Passengers queue up at the ticketing counter for Southwest Airlines Sunday, Oct. 10, 2021, in Eppley Airfield in Omaha, Neb.
David Zalubowski | AP
Southwest Airlines shares slipped Monday after canceling more than 2,000 flights since Saturday, disrupting the travel plan of thousands of people.
Southwest’s operation improved since the weekend meltdown but cancellations continued. It canceled 347 flights on Monday, down from 1,124 on Sunday, which was 30% of its schedule, according to flight-tracking site FlightAware.
The airline has already said it would trim its fall schedules to avoid cancellations and delays that plagued its operation during the summer. Now the airline is weighing whether it needs to cut more.
The Dallas-based airline’s president, Mike Van de Ven told staff late Sunday that Southwest is still short-staffed and “we’ll need to continue to adjust our schedules as this environment evolves.
“We’ve already made significant reductions from our previously published November and December schedules, and if we think we need to do more, we will,” Van de Ven said in a recorded message to employees, which was reviewed by CNBC.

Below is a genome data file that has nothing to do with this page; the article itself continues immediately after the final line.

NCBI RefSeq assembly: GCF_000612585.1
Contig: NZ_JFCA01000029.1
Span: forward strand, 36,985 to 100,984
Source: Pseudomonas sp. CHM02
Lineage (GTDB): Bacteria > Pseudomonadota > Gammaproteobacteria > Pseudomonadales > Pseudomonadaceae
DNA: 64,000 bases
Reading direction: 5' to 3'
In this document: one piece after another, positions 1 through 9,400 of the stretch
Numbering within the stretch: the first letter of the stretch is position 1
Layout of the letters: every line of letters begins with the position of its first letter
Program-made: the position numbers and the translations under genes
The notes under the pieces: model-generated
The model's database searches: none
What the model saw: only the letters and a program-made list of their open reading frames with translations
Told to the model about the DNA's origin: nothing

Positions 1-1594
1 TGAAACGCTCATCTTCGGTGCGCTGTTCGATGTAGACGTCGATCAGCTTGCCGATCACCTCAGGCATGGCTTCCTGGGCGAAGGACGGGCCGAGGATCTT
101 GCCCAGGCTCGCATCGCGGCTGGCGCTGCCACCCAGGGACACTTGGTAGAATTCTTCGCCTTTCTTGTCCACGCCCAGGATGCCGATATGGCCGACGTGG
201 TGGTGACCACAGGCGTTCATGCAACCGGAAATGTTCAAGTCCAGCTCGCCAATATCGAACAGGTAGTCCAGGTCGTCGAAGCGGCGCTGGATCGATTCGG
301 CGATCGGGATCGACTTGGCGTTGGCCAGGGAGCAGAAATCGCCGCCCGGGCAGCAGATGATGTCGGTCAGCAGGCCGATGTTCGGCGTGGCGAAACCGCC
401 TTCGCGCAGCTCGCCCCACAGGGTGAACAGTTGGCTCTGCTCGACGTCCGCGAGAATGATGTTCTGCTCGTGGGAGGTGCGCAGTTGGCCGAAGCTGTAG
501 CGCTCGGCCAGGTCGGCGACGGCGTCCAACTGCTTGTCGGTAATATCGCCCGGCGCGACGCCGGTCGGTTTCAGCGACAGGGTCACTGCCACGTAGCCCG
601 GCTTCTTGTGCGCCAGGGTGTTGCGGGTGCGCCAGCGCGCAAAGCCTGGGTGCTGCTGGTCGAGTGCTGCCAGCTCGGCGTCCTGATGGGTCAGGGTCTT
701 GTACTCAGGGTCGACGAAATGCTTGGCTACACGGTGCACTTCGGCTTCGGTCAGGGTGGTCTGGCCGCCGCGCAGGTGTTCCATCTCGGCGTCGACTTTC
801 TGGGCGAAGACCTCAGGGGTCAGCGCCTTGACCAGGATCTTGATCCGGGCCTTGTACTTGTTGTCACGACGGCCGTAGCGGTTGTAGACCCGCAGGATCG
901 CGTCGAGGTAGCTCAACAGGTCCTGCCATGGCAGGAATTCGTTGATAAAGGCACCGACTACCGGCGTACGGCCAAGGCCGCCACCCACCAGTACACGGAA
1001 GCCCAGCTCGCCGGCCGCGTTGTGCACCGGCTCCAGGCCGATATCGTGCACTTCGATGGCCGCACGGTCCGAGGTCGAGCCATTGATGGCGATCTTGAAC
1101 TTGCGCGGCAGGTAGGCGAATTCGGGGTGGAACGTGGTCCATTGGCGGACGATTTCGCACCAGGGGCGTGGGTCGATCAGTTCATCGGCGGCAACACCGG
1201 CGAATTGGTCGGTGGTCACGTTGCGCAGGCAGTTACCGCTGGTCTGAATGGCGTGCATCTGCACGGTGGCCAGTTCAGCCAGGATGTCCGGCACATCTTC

Southwest shares were down close to 2% in morning trading, but above the day’s lows. Delta and American were each up about 0.3% while United was down 0.4%.
In August, Southwest reduced its schedule in hopes of fixing its operational struggles over the summer that regularly led to dozens of flight cancellations. Pilots, flight attendants and other staff complained about exhaustion from the grueling schedule.
The weekend’s issues came amid speculation that they were driven by staff’s excessive sick calls tied to a federal vaccine mandate for staff that Southwest told employees this month it would enforce this fall.
Southwest said that was “inaccurate” and “unfounded.”
The airline, like some of its rivals, has been struggling with staffing shortfalls for months. Southwest and other carriers urged staff to take buyouts or leave during the peak of the pandemic, only to have demand bounce back faster than expected.
Van de Ven, Southwest’s president, acknowledged that the airline “is still not were we need to be on staffing, and in particular with Flight Crews.”
“Our models use various assumptions” for the use of backup staff, known as reserve, open trips, weather, as well as sick time and overtime and “we seem to be closer to those levels during the week and then the staffing is tight during the weekends.”